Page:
Toby Guevin, senior policy and civic-engagement manager at immigrants’ advocacy group OneAmerica, said the intent of the bill is not to go against majority rule but to allow more voices to be heard in a majority-rule system. The bill would foster civic engagement among minority populations whose participation is imperative for a representative democracy.
“When people are disenfranchised and when people feel like they don’t have [access to fair elections], it’s very easy to become disengaged,” said Guevin.
Others, including Rep. Maureen Walsh (R- Walla Walla), have called the legislation “reverse discrimination.”
“All Americans have equal opportunity and that’s what this country is all about,” she contended during a House floor debate on March 7. “We perpetuate the prejudice when we continue to drive issues like this.”
The questions this bill raises include: does gerrymandering districts into racial subdivisions push racism further into the twenty-first century?; Or is the Washington Voting Rights Act simply corroborating evidence that polarized voting exists and negatively affects minorities during elections?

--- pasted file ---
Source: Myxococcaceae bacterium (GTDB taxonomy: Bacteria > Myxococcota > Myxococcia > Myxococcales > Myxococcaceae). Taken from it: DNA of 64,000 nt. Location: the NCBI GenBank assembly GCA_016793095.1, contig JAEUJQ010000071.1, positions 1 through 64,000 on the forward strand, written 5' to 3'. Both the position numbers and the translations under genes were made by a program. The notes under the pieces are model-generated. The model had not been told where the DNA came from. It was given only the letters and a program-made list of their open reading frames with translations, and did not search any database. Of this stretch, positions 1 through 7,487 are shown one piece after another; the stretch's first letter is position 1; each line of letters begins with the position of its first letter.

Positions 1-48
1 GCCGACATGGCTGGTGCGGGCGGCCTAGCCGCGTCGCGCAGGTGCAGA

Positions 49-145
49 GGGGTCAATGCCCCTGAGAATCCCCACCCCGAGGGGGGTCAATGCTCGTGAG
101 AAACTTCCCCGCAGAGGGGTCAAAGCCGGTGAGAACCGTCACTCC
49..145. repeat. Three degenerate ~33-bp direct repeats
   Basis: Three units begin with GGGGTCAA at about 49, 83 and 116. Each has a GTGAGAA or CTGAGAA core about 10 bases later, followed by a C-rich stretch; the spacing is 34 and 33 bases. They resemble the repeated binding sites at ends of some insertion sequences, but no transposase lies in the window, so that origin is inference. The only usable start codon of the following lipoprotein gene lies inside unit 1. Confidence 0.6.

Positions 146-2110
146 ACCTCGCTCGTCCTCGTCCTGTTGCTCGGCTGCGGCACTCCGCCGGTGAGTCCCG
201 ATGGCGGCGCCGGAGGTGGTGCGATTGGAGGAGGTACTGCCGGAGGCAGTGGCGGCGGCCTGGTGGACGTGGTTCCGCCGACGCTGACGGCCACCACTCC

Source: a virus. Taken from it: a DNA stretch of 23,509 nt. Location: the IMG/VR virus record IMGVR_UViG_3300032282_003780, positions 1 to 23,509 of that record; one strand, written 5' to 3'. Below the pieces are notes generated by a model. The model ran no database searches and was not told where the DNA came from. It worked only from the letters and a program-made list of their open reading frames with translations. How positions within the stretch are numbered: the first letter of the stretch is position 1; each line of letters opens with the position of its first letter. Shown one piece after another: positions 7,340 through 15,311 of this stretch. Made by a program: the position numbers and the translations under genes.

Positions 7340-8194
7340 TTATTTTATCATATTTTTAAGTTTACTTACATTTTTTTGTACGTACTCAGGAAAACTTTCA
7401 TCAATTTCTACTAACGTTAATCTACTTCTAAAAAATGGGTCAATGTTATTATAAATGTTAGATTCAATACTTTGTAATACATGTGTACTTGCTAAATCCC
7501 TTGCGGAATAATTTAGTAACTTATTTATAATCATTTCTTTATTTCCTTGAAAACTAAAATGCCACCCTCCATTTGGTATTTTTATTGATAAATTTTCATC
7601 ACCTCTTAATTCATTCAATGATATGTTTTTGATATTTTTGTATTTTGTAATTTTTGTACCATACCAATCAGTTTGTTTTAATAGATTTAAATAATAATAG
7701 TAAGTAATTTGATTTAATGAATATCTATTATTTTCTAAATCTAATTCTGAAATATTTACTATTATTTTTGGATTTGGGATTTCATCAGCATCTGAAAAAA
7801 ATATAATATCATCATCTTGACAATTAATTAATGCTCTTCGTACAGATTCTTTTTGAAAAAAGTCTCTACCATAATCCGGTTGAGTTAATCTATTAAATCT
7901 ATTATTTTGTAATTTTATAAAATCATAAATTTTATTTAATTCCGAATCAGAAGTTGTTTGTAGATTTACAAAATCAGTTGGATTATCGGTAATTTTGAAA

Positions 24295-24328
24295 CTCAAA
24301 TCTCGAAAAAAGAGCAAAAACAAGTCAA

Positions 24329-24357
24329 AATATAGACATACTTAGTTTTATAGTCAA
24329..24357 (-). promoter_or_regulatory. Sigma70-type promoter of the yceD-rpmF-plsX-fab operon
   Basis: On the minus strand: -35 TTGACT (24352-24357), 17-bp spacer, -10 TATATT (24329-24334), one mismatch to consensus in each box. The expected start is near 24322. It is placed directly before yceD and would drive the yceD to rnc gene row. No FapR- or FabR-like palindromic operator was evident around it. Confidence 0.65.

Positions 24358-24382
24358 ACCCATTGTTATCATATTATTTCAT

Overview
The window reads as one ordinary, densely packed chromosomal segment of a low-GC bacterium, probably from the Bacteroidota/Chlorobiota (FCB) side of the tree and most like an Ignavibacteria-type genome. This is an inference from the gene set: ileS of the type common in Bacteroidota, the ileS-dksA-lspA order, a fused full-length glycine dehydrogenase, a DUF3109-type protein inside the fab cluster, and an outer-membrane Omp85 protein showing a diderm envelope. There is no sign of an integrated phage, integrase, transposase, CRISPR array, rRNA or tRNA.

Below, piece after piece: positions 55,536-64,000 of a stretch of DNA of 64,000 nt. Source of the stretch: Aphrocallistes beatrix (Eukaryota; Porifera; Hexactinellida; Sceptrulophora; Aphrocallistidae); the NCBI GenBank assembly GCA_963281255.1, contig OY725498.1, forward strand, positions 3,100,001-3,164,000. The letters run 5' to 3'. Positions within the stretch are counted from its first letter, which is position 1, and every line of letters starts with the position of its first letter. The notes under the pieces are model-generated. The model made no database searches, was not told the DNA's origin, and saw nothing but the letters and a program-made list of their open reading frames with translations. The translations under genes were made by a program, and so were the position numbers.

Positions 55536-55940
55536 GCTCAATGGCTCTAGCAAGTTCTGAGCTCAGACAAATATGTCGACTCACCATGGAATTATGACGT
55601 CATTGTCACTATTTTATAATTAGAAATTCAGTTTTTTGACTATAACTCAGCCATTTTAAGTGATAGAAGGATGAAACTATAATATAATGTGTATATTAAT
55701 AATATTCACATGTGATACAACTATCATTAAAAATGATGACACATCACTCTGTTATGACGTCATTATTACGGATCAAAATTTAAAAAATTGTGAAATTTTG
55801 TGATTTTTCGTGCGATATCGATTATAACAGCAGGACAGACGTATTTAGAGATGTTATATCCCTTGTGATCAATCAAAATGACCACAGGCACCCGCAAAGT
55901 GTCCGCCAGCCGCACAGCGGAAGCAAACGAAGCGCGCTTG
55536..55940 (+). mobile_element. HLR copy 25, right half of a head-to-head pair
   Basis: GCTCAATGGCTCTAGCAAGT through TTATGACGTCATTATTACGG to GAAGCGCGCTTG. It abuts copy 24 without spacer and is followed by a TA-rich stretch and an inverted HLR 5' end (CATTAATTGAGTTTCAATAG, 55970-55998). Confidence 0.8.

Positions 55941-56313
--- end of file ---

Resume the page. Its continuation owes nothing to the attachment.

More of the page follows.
Sponsor of the bill, Rep. Luis Moscoso (D-Mountlake Terrace), a first-generation Peruvian American raised in what he calls “white privilege” Iowa, said that skeptics should not just focus on the “race-aspect” of the bill.
“It’s important not only because we want people to be able to vote for folks that can represent their community … but it’s also just about neighborhoods,” he said.
The bill is ready for a House floor vote when the Legislature convenes Jan. 13, 2014.
Information in this article, originally published November 22, 2013, was corrected November 27, 2013. A previous version of this story misstated who was protected by the bill.
November 22, 2013 at 6:04 AM